# Dummy variable in Fourier Transform and Integrals in General

I have a question regarding the use of dummy variables in Fourier Transforms. More specifically, the replacement of a dummy variable of integration inside an integral with another. One of the steps in my textbook required to prove the inverse Fourier transform from the Fourier transform involves a dummy variable such that the following must be true:

$$\psi(x)=\frac{1}{\sqrt{2\pi}}\int_{-\infty}^{\infty} \phi(k)e^{ikx}dk=\frac{1}{\sqrt{2\pi}}\int_{-\infty}^{\infty} \phi(u)e^{iux}du$$

IF this is true, one can eventually end up reaching the conclusion that:

$$\phi(k)=\frac{1}{\sqrt{2\pi}}\int_{-\infty}^{\infty}\psi(x)e^{-ikx}dx$$

What I don't fully understand is: how come were allowed to simply switch the $$k$$ for a $$u$$? I guess a more general question regarding the specific part that I have a doubt with is if, in general, one can switch variables in any integral such that the following is always true:

$$\int_{-\infty}^{\infty}f(k)dk=\int_{-\infty}^{\infty}f(u)du$$

For any $$k$$ and $$u$$. Any help would be appreaciated.

You can think of this as a u-substitution, so $$k=u \text{ and } dk = du$$. But this is solely notation - you're looking at the inverse Fourier transform which is $$\phi(x)$$, which does not depend at all on the dummy variable.

You can't just swap any $$k$$ for any $$u = p(k)$$ without also determining the new differential $$du = p'(k) dk$$.

Yes, you can always write $$\int_{-\infty}^{\infty}f(k)\,dk=\int_{-\infty}^{\infty}f(u)\,du$$. Heck, you can even write $$\int_{-\infty}^{\infty}f(\ddot{\smile})\,d\ddot{\smile}$$, or $$\int_{-\infty}^{\infty}f(@)\,d@$$ or $$\int_{-\infty}^{\infty}f(\sharp)\,d\sharp$$. Why? That's just notation.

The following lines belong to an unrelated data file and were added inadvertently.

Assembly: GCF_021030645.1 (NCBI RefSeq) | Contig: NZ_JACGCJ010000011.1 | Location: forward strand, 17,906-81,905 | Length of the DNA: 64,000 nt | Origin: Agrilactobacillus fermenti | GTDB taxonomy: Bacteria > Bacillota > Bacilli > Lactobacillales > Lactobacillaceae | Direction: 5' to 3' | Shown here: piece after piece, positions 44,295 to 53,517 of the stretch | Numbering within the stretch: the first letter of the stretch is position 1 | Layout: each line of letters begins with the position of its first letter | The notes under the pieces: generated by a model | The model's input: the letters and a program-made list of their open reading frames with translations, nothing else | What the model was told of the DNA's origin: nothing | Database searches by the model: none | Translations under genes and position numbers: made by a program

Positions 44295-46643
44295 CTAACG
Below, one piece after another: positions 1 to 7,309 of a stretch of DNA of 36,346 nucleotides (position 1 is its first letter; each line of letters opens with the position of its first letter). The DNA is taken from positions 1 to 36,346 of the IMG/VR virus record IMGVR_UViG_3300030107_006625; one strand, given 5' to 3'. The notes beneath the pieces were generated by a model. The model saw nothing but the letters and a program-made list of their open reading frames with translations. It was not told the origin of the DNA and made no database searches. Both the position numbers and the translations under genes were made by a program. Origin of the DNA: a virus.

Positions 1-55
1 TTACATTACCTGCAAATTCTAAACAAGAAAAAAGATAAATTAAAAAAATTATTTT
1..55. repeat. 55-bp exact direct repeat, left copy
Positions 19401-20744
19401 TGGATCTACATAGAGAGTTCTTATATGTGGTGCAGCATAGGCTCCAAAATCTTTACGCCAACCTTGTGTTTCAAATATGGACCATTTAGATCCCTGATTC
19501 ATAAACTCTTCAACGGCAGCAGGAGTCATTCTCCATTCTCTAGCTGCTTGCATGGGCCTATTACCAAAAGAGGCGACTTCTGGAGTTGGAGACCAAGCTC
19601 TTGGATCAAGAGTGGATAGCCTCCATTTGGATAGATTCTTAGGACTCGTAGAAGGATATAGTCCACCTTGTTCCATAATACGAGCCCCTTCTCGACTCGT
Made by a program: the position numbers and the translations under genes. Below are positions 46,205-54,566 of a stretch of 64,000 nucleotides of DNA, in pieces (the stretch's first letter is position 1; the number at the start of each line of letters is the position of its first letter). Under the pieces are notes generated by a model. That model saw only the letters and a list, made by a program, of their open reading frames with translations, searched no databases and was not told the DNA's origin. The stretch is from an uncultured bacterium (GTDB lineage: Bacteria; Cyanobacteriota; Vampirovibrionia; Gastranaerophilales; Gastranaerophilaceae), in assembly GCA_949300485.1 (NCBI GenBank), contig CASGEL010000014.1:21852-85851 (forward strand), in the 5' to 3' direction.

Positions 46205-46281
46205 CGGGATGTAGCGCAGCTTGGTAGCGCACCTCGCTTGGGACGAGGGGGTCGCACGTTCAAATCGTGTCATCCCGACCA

In general, to talk about integration you need only 2 pieces of information:

• First you need the (nice-enough) function $$f$$ you're interested in. For now let us focus on functions $$f:\Bbb{R}^n\to\Bbb{R}$$. Here, let me emphasize that functions are rules: $$f$$ assigns to each $$n$$-tuple in $$\Bbb{R}^n$$ a certain real number. So, these functions are denoted by a single letter $$f$$. They do not come attached with a variable name like "$$f(x)$$" or "$$f(k)$$" or "$$f(p)$$" or whatnot.
• Next you need the domain of integration, i.e a nice set $$E\subset\Bbb{R}^n$$.

With these two pieces of information, we can just write the integral as $$\int_Ef$$; this is the (say RIemann) integral of the function $$f$$ over the set $$E$$. That's it. There's no need to bring in auxillary letters $$x,u,v,k,t,\xi,\eta,\kappa$$ or whatever (sure in hands-on calculations we may like some choices of letters over others; but that's a choice of preference, not dictated by logical necessity. For more about this, you may want to read this answer of mine). This should make sense, because math does not care what your favorite letters are; what is important are the concepts (in this case, integrals, functions and domains of integration).

In single variable calculus, we may be interested in the set $$E=[a,b]$$ with $$a\leq b$$, in which case we adopt the notation $$\int_a^bf$$ in place of $$\int_{[a,b]}f$$. Similarly, $$\int_{-\infty}^{\infty}f$$ means $$\int_{\Bbb{R}}f$$.

Some side remarks: if you're considering Lebesgue integration, then in $$\Bbb{R}^n$$ one typically considers the Lebesgue measure, which is typically denoted as $$\lambda_n$$, or $$m_n$$, in which case the integrals are written $$\int_Ef\,d\lambda_n$$ (or $$\int_Ef\,dm_n$$). Again, there's no necessity for arbitrary letters like $$x,u,v,t,k,p...$$ (though in practice one sees the notation $$\int_Ef(x)\,d\lambda_n(x)$$ or simply $$\int_Ef(x)\,d^nx$$; but again this is for convenience, not out of logical necessity).